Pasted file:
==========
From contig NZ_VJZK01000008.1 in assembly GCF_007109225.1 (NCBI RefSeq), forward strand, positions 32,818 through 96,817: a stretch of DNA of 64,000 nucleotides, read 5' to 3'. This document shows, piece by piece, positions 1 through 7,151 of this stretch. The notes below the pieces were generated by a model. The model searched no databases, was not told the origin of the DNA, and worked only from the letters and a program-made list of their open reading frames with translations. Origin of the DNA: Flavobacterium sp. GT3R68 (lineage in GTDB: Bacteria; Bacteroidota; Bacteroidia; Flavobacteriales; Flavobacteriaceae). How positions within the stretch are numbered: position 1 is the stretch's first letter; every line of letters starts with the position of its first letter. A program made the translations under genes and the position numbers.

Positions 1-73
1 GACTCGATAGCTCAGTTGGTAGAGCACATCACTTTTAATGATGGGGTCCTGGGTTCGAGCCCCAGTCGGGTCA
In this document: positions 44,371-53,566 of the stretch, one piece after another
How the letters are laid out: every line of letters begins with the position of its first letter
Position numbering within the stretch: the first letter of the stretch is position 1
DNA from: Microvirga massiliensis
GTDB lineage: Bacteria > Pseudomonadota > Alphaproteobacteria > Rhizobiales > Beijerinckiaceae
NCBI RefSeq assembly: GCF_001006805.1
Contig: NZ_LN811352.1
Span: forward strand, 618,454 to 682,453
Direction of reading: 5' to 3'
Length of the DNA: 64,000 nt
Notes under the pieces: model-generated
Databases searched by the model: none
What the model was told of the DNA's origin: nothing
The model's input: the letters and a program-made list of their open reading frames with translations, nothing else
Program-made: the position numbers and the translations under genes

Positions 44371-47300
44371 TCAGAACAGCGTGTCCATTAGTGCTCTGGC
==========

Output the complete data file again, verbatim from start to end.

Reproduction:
From contig NZ_VJZK01000008.1 in assembly GCF_007109225.1 (NCBI RefSeq), forward strand, positions 32,818 through 96,817: a stretch of DNA of 64,000 nucleotides, read 5' to 3'. This document shows, piece by piece, positions 1 through 7,151 of this stretch. The notes below the pieces were generated by a model. The model searched no databases, was not told the origin of the DNA, and worked only from the letters and a program-made list of their open reading frames with translations. Origin of the DNA: Flavobacterium sp. GT3R68 (lineage in GTDB: Bacteria; Bacteroidota; Bacteroidia; Flavobacteriales; Flavobacteriaceae). How positions within the stretch are numbered: position 1 is the stretch's first letter; every line of letters starts with the position of its first letter. A program made the translations under genes and the position numbers.

Positions 1-73
1 GACTCGATAGCTCAGTTGGTAGAGCACATCACTTTTAATGATGGGGTCCTGGGTTCGAGCCCCAGTCGGGTCA
In this document: positions 44,371-53,566 of the stretch, one piece after another
How the letters are laid out: every line of letters begins with the position of its first letter
Position numbering within the stretch: the first letter of the stretch is position 1
DNA from: Microvirga massiliensis
GTDB lineage: Bacteria > Pseudomonadota > Alphaproteobacteria > Rhizobiales > Beijerinckiaceae
NCBI RefSeq assembly: GCF_001006805.1
Contig: NZ_LN811352.1
Span: forward strand, 618,454 to 682,453
Direction of reading: 5' to 3'
Length of the DNA: 64,000 nt
Notes under the pieces: model-generated
Databases searched by the model: none
What the model was told of the DNA's origin: nothing
The model's input: the letters and a program-made list of their open reading frames with translations, nothing else
Program-made: the position numbers and the translations under genes

Positions 44371-47300
44371 TCAGAACAGCGTGTCCATTAGTGCTCTGGC